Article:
Forever Sticking To Their Guns

23 February 2015 | 12:39 pm | Kane Sutton

"The thing with our music is we’ve never really pigeonholed it."

"The thing with our music is we’ve never really pigeonholed it,” Stanton Warriors’ Dominic Butler begins. “It’s got a loose frame of broke-beatness to it, but at the same time, we’re always playing with people from different scenes – the thrashers and bass DJs. We’ve always been in that vein, like, let’s just make good music and if other people pick up on it, that’s fine. So we've got friends from heaps of different scenes. And we've worked with them all too.”

Since emerging on the scene at the turn of the millennium, Stanton Warriors have become masters of evolving with the community, remaining relevant and on top of the game without bending to any pressure. The duo is known for their supreme remixing abilities, and their biggest asset is, as Butler has pointed out, their readiness to work with artists across a range of different genres. “We work with very different people each year, from reggae artists, to punk singers, rap singers, whatever, jazz musicians... For us, it's basically just get a good beat down and anything can go into a song and fit into our sets... People go, ‘Oh, you can’t do this, you can’t do that,’ but we like it, our fans are dancing to it and people are buying it, and that’s all that really counts.”

"The thing with our music is we’ve never really pigeonholed it."


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Butler is adamant they’re making music as much for themselves as for their crowds, and it’s keeping them honest. “A lot of people from our area, if you like, have gone off and done other things when different fads have come in, electro house and dubstep and trap and things, which is fine, but we’ve never had that. We don't go into the studio and think, ‘Right, what are the kids listening to?’ We go into the studio and... We’re always making music that we want to hear. By doing that, over time, we’ve developed our own little following and our own fans.”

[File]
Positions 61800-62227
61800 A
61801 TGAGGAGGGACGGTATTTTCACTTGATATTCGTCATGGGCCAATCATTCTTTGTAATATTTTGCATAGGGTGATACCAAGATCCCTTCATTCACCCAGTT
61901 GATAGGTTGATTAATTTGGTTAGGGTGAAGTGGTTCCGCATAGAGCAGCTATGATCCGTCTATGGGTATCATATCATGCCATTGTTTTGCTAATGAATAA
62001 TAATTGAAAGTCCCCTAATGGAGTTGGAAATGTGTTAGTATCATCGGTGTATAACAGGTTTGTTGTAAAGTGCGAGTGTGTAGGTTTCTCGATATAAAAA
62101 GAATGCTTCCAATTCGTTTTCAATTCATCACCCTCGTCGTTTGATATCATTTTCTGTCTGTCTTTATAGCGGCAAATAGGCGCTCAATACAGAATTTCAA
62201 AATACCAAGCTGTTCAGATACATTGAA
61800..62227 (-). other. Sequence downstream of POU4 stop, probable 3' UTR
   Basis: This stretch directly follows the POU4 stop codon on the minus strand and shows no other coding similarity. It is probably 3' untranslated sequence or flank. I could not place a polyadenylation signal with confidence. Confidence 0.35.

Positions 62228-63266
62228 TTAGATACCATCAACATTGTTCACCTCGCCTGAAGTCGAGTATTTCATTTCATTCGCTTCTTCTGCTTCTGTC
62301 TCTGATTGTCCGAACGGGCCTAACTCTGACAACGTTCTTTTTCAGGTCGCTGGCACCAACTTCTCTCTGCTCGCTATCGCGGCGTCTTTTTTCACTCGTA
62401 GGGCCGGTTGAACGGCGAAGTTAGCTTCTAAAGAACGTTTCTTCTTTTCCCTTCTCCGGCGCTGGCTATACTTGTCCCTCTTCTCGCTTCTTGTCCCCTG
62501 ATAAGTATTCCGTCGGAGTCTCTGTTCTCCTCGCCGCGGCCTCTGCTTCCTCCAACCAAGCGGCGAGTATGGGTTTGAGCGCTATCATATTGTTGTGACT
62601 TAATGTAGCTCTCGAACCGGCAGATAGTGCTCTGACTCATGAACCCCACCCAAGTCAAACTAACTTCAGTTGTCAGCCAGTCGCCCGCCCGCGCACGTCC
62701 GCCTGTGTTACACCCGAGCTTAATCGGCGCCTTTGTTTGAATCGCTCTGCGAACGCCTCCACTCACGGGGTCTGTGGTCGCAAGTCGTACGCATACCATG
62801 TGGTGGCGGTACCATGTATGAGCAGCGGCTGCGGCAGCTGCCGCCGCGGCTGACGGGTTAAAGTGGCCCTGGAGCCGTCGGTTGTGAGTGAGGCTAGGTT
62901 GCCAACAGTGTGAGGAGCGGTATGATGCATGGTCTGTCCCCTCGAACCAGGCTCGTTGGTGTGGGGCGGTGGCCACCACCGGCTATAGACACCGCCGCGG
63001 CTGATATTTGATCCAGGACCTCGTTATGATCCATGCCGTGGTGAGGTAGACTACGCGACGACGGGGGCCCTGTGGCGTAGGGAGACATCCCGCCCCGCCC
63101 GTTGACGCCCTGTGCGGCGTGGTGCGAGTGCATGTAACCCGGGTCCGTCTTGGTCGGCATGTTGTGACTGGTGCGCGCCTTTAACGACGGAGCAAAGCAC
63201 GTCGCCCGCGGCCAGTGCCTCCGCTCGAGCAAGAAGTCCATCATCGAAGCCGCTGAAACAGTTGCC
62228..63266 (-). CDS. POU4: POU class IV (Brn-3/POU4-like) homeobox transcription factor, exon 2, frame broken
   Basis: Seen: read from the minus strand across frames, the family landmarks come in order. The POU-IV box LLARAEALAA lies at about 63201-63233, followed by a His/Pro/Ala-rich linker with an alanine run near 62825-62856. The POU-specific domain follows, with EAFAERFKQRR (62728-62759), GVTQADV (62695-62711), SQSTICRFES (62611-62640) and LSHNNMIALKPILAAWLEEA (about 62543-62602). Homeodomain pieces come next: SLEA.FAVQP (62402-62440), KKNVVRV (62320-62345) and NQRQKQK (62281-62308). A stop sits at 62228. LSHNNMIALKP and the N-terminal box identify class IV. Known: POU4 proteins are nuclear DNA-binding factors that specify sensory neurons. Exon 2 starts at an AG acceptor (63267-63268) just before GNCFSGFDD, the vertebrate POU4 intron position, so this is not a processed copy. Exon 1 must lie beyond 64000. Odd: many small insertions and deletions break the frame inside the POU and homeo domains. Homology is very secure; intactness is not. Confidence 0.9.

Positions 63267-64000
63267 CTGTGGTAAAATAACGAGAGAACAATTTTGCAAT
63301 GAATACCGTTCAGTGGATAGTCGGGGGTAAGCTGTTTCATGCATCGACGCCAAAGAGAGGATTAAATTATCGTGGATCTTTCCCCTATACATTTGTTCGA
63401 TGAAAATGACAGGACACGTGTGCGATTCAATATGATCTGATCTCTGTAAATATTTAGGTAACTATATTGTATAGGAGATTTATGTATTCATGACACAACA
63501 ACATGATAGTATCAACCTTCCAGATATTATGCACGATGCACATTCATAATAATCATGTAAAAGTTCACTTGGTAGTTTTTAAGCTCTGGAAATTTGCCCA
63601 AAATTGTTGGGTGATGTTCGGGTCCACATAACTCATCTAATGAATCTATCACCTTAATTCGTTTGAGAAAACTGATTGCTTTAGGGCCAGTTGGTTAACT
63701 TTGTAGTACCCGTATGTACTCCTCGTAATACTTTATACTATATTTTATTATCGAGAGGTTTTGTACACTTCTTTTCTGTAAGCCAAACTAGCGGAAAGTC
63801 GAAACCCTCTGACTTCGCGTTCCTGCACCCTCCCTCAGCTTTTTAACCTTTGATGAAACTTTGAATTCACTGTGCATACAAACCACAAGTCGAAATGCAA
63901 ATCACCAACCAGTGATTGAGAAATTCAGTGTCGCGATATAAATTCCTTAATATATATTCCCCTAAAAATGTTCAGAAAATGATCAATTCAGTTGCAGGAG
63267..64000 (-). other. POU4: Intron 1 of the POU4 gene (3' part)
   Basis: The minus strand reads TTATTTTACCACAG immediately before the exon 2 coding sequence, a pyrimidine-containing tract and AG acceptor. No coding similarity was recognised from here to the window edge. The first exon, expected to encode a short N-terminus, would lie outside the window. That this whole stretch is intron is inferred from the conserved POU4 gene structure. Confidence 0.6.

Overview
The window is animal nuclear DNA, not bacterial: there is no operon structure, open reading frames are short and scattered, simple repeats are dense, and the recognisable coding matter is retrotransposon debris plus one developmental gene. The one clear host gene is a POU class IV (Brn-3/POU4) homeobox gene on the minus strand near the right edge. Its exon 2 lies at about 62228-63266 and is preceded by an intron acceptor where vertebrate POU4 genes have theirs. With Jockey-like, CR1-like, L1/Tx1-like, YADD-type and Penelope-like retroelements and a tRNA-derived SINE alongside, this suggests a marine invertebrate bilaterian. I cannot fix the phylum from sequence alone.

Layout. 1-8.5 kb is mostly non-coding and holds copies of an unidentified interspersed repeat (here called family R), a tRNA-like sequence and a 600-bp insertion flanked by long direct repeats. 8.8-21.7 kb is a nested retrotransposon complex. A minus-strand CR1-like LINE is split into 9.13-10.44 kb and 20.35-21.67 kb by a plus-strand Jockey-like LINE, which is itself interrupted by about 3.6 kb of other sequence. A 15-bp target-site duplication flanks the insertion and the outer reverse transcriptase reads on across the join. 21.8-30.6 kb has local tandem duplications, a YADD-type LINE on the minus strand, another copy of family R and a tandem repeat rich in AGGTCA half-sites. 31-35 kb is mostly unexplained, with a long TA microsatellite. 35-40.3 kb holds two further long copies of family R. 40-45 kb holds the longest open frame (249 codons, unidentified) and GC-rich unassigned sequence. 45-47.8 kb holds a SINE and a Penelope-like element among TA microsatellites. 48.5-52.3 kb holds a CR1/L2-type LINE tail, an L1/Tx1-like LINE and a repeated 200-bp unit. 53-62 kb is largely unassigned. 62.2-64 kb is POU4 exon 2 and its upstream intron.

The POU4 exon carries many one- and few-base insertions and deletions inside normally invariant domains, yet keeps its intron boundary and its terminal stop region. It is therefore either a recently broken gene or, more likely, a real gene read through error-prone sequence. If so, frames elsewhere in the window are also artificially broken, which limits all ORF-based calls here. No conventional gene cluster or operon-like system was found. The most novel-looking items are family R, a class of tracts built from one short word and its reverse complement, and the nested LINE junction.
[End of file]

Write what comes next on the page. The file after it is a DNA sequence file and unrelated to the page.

They're also big on spontaneity. “We’ve been doing it for so long, we can scope it out – Australia and Perth especially, they like it more bass-heavy and techy, and you can kind of feel your way around it. You might play one tune which people really like and it might change into something that people don’t like, but you can just cut it short and work into something else. We’re very impromptu, and that’s good because it’s exciting for us as well as the crowd. So many DJs just stand there, play stuff and do fuck all – we're constantly gauging out audience’s reaction.”

Recent electronic music juggernauts such as Disclosure have been singing Stanton Warriors’ praises of late. “It’s super flattering. We’ve been doing this for a while and we’re still doing it, and we’re happy with it. We’ve stuck to our guns, and to have people saying we’re an influence is super flattering and encourages us to keep doing what we do and not worry about going off and doing a house tune or something. People like our stuff and with accolades like that, we’ve got the confidence to keep going.”